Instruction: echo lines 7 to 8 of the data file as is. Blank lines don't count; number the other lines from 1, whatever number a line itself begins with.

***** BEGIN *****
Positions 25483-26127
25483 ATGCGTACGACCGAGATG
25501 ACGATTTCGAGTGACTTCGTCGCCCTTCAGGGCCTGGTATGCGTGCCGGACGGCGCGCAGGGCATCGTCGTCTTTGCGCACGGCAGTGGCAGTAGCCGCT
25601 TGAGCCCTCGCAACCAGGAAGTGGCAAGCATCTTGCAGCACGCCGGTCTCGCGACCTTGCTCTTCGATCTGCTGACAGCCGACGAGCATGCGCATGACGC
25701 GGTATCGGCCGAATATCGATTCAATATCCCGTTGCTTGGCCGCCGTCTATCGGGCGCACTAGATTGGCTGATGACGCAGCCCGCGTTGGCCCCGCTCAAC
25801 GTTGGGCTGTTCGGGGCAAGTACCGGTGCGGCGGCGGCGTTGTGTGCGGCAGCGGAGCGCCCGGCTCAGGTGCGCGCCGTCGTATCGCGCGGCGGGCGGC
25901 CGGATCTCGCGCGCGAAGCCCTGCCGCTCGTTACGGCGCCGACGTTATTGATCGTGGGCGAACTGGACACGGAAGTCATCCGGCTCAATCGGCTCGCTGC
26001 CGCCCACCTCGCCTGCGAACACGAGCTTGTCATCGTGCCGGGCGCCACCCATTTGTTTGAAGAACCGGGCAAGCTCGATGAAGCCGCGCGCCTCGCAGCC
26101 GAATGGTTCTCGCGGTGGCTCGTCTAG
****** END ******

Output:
25901 CGGATCTCGCGCGCGAAGCCCTGCCGCTCGTTACGGCGCCGACGTTATTGATCGTGGGCGAACTGGACACGGAAGTCATCCGGCTCAATCGGCTCGCTGC
26001 CGCCCACCTCGCCTGCGAACACGAGCTTGTCATCGTGCCGGGCGCCACCCATTTGTTTGAAGAACCGGGCAAGCTCGATGAAGCCGCGCGCCTCGCAGCC